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Lunar Trailblazer: A small satellite mission for lunar water and lunar geology

Friday, February 12, 2021
3:00pm to 4:00pm
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Lunar Trailblazer: A small satellite mission for lunar water and lunar geology
Bethany Ehlmann, Professor, Planetary Science, California Institute of Technology,

Lunar Trailblazer, selected in June 2019 as one of NASA's first planetary science small satellite missions, is designed to produce the best maps of water on the Moon. Led by Caltech and managed by JPL, a Lockheed Martin smallsat will carry the JPL High-resolution Volatiles and Minerals Moon Mapper (HVM3) shortwave infrared imaging spectrometer and the UK-contributed, University of Oxford/STFC RAL Space-built thermal infrared multispectral imager to 100-km lunar polar orbit. These instruments will collect data to simultaneously measure composition, temperature, and thermophysical properties of the Moon's surface. Lunar Trailblazer will detect and map water on the lunar surface at key targets to (1) determine its form (OH, H2O or ice), abundance, and local distribution as a function of latitude, soil maturity, and lithology; (2) assess possible time-variation in lunar water on sunlit surfaces; and (3) use terrain-scattered light to determine the form and abundance of exposed water in permanently shadowed regions. Trailblazer will provide maps of future candidate landing sites for robotic and human exploration. In addition to advancing space science, Lunar Trailblazer also pioneers a collaboration between Caltech and Pasadena City College to train students to perform mission team roles in design, build, and operations. Lunar Trailblazer is scheduled to deliver its flight system in October 2022 (trailblazer.caltech.edu, @LunarTrailblazr).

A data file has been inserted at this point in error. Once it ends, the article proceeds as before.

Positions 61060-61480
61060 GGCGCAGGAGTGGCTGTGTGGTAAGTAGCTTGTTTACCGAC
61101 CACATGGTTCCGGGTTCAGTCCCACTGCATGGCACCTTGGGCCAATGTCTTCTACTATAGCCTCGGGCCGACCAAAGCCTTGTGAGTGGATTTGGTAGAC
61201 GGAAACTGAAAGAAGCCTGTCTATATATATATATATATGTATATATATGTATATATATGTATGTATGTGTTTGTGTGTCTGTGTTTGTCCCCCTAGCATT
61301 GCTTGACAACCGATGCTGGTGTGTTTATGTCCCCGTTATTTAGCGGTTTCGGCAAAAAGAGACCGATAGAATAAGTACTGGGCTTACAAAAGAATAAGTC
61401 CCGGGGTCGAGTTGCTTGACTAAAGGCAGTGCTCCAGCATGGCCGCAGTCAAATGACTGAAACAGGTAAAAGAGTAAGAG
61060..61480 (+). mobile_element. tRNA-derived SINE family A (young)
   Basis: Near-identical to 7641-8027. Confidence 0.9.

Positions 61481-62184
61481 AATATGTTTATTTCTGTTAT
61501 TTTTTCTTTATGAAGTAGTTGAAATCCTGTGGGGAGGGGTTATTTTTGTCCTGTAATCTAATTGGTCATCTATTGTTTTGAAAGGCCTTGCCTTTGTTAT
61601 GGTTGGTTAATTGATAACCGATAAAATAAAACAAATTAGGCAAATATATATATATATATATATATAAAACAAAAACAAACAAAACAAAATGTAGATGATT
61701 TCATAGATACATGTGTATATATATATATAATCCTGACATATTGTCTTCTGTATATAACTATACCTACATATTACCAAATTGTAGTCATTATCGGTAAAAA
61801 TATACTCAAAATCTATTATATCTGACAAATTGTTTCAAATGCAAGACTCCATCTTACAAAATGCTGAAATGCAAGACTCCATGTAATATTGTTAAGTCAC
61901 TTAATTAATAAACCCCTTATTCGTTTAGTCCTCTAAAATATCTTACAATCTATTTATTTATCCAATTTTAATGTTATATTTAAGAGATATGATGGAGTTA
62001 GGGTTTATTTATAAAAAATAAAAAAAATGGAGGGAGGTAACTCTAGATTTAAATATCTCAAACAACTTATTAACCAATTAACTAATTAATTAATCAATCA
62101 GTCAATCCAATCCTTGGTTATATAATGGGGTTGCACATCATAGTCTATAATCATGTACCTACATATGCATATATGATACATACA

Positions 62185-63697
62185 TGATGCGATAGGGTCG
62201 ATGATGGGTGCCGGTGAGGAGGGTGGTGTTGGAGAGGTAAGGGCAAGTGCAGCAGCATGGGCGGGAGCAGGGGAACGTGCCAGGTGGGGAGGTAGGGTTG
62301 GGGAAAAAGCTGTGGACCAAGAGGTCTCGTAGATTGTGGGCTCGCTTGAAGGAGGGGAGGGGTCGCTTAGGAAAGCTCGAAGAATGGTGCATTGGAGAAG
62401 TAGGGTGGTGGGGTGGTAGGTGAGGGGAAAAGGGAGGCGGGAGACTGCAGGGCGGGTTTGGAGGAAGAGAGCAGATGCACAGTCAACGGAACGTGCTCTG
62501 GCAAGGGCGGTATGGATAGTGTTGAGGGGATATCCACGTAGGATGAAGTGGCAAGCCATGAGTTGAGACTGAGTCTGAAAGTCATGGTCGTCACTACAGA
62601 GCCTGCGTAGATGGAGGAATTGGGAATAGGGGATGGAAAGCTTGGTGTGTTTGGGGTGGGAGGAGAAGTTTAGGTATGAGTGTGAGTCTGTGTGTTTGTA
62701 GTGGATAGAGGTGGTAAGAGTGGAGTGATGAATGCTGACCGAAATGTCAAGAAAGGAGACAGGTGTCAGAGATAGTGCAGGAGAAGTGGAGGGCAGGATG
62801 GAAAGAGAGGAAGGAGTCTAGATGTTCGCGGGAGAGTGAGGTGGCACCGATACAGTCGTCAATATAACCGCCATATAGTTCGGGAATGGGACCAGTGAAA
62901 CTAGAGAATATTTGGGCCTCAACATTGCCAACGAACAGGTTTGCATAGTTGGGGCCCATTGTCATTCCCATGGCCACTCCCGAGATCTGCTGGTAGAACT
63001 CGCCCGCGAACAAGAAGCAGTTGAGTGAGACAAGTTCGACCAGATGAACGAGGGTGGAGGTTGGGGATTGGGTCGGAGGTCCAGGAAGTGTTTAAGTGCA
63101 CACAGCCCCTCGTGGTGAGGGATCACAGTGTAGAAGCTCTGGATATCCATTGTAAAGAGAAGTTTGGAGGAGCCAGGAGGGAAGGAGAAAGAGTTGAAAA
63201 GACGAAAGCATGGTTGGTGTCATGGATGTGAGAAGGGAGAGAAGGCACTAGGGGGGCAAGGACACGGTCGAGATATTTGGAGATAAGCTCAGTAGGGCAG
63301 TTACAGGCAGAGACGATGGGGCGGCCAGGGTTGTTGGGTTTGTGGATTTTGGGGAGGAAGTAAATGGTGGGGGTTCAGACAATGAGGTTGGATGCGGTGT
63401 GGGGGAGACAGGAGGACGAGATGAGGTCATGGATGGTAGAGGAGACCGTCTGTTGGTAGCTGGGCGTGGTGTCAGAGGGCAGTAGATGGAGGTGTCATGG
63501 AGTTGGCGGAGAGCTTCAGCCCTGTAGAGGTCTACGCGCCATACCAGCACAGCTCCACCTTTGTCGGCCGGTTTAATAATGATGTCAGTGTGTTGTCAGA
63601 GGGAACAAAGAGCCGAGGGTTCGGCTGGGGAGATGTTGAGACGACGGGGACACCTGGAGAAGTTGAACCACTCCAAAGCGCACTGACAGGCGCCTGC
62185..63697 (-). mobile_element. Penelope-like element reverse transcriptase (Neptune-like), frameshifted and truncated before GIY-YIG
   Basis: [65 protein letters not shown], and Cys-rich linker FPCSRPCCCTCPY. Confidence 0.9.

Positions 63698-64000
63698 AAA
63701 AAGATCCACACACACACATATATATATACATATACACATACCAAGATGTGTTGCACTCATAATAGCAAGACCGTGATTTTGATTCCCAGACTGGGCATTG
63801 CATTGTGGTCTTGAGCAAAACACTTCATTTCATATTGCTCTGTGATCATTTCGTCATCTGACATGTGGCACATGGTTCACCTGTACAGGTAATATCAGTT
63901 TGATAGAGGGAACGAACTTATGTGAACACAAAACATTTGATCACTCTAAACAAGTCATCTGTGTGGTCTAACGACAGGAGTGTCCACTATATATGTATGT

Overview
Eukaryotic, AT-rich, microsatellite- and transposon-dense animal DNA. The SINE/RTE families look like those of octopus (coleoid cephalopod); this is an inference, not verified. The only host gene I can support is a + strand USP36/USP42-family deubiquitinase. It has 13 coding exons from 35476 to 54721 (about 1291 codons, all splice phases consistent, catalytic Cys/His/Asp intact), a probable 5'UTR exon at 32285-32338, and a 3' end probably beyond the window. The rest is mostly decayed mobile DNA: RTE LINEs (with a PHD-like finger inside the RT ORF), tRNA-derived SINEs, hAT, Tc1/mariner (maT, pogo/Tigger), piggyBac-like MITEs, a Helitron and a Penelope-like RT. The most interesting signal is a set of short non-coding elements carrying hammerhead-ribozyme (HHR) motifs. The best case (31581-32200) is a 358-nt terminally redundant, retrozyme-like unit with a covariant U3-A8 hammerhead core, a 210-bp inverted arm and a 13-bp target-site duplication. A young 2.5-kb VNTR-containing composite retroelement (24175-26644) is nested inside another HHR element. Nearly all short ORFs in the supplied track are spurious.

Live Zoom Event: <https://caltech.zoom.us/j/84852988290>

Box Recordings for Caltech: <https://caltech.box.com/s/yscs22k3xqk05s9moxzay7sd8enw5qq4>

For more information, please contact Benjamin Riviere by email at [email protected].